Sheldon Museum of Art


Date of this Version



The Nebraska Arts Council, Sheldon Memorial Art Gallery, University of Nebraska- Lincoln, (1977).



In the 1930's when Regionalism was the dominate style in American art, Aaron Pyle studied with one of its leading exponents, Thomas Hart Benton. From Benton he learned a method, a philosophy and a style. Aaron Pyle began each of his paintings with a series of sketches, preliminary drawings and grisaille studies. The first ideas were drawn in small thumbnail sketches less than two inches square. Second, were larger outline drawings on a grid for enlarging. Third, were tracings which were transferred to illustration board in preparation for a monochrome painting, which was the fourth step in the evolution of a painting. The monochrome was made to establish major light and dark areas and as a check on the design of the composition. This method seems to imply that the artist feared color, and early in his career, Pyle did paint a number of finished pictures in grisaille, e.g. THE BLACKSMITH (catalogue no. 10) and PICKING CORN (catalogue no. 7). However, there is evidence to indicate that he thought about color, because there are index card size paintings in full color which belong to the series of pencil drawings and black and white studies that were made for each painting. Furthermore, it appears that Pyle also executed lithographs of most of his major works.

Egg temera was Aaron Pyle's chosen medium for finished works. Often called a difficult and time consuming technique, one of its chief virtues is its quick drying properties. This, along with it insolubility and capacity to adhere to any surface, render it desirable to many artists. In fact it was the chief artist's medium of the middle ages. Also, it is transparent, has a smooth surface and a soft brush stroke, which are qualities Pyle liked since his painting method was not one dependent on "in painting" and smooth tonalities, but was rather one based on glazing or overpainting. While it is possible to glaze with oil, it is somewhat difficult because oil dries slowly, and the artist cannot apply the next thin, transparent film of color immediately. Thus, egg tempera suited Pyle's style and temperament.

His careful establishment of all elements in a painting prior to the final picture is an old procedure which now-a-days is usually used only by art students. And in a sense Aaron Pyle was a student all of his life. He followed Thomas Hart Benton's philosophy of painting American life and agrarian subjects in particular. Benton, a thoroughly urban person, drew his inspiration from a life in which he had little first hand experience. His knowledge of rural life was based on observations made on summer walking trips, motor journeys and memories of a childhood spent in southern Missouri. Pyle, actually was a farmer, a working farmer, who painted only when the chores were done, and the subjects he chose were closely related to his life on the farm. In other words, he followed and believed what his mentor stated were the virtues of rural life and their relation to true artistic expression. The ancient myth on which Benton based his philosophy teaches that life in the city is evil, life in the country is good.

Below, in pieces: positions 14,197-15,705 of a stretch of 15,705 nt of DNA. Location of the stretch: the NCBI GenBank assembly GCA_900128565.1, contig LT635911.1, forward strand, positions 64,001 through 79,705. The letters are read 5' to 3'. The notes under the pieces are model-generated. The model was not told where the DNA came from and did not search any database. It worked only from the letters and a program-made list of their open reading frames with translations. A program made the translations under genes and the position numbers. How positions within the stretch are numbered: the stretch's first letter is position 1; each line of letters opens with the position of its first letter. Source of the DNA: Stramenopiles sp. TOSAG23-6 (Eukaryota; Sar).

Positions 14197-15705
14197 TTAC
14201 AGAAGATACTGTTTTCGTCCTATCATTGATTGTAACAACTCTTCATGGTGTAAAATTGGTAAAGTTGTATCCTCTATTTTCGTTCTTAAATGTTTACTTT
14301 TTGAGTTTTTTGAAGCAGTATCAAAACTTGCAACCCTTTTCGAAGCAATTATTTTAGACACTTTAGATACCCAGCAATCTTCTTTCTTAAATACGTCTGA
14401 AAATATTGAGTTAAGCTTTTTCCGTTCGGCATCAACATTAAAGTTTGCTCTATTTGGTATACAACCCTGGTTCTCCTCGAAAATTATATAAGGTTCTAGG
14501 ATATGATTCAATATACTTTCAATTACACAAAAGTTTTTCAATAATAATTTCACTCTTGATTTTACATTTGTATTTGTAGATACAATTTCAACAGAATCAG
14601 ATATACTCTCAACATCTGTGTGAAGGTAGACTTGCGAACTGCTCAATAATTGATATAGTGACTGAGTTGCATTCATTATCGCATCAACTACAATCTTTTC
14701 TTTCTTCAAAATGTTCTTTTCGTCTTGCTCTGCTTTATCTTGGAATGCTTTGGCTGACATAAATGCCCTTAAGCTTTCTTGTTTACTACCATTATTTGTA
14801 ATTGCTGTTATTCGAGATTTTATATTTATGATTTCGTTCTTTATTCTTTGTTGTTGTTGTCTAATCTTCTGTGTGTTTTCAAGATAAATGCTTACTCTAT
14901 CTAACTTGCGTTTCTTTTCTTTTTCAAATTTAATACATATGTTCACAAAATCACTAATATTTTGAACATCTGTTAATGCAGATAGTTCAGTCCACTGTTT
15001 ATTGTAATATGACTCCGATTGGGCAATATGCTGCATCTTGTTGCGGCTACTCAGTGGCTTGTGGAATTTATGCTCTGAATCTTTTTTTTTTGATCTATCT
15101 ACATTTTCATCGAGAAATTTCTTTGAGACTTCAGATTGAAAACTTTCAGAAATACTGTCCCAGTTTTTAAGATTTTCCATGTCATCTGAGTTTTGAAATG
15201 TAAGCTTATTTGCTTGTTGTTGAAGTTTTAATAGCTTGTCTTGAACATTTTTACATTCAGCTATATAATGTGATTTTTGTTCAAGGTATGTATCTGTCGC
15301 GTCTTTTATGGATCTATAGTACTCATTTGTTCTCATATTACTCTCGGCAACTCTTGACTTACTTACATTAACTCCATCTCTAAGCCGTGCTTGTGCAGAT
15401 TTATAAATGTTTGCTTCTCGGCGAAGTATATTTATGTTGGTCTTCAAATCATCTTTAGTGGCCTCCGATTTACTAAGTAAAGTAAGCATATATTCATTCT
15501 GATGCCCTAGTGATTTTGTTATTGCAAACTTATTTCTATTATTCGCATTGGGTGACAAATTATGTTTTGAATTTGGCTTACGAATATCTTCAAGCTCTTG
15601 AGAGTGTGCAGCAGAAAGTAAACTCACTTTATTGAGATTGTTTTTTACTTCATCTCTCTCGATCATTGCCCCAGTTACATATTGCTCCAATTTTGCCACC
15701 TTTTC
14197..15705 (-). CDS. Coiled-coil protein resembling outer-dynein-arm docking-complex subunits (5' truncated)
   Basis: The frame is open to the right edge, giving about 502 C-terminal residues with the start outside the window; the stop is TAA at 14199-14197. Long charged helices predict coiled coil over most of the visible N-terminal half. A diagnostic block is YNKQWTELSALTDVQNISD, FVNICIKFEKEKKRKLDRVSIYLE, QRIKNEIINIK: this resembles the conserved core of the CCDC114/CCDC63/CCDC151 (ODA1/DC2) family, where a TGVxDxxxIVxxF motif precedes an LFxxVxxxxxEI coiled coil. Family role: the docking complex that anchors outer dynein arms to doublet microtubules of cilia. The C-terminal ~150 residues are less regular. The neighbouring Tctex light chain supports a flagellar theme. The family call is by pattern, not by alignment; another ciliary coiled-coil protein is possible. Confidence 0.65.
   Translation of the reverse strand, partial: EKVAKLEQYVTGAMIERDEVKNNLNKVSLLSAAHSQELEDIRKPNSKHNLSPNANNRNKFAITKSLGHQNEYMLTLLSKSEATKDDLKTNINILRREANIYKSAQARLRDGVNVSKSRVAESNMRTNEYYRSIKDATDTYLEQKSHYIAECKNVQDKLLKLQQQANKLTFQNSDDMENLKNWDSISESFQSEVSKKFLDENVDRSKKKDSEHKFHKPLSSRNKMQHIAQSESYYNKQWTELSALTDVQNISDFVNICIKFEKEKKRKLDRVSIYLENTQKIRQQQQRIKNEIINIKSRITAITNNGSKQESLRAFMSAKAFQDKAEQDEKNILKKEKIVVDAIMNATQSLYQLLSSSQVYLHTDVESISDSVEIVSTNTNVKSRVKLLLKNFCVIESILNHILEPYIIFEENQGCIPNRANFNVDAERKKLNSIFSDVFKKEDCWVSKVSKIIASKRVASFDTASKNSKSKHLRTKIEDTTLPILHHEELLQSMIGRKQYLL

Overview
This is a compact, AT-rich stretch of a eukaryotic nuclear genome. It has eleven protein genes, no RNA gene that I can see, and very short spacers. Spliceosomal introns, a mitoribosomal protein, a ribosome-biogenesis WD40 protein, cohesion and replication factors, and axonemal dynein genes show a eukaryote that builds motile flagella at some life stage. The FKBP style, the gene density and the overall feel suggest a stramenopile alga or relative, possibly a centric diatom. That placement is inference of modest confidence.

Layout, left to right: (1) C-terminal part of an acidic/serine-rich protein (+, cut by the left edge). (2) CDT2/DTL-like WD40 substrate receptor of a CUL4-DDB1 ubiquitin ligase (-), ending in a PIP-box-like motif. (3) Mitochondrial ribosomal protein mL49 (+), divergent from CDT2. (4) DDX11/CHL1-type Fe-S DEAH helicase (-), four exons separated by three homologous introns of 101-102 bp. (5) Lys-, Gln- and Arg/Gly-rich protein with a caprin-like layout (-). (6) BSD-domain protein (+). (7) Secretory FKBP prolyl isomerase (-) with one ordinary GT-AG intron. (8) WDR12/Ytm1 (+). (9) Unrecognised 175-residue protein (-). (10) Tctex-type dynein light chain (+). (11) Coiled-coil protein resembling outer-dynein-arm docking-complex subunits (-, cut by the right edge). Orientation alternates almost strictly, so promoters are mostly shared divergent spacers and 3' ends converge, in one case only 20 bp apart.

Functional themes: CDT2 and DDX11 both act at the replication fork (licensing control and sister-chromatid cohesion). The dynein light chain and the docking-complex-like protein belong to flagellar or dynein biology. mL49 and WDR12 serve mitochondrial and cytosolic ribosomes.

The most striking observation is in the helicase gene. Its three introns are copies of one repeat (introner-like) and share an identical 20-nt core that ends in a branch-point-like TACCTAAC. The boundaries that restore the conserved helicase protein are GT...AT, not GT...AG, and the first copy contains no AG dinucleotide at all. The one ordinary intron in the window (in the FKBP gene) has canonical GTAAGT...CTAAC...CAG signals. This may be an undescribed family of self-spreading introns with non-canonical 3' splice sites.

Aside from acquiring a method of work and an aesthetic, Pyle also derived a style and palette from Benton. Benton's style was based on the baroque rhythms of Michaelangelo's BATTLE OF THE CENTAURS. Aaron Pyle's style, which is close to Benton's, however, has forms that are less convoluted and compositions containing fewer elements. In other words, Pyle simplified the Benton style and kept the Benton palette.

After the grey pictures of the early forties, cited above, Pyle's paintings became more colorful; they were based on the three primaries: red, yellow and blue. But the paintings were not bright, because the colors were greyed. That is, a small amount of a color's compliment was mixed with the color to lower its intensity and brightness. Exceptions to his usual color scheme are paintings for the Omaha World-Herald. These are blond, they lack strong light and strong darks and contrasting colors. All the colors are bleached and of the same intensity. This was done on purpose as an accommodation to the color reproduction process that the newspaper used for its magazine covers.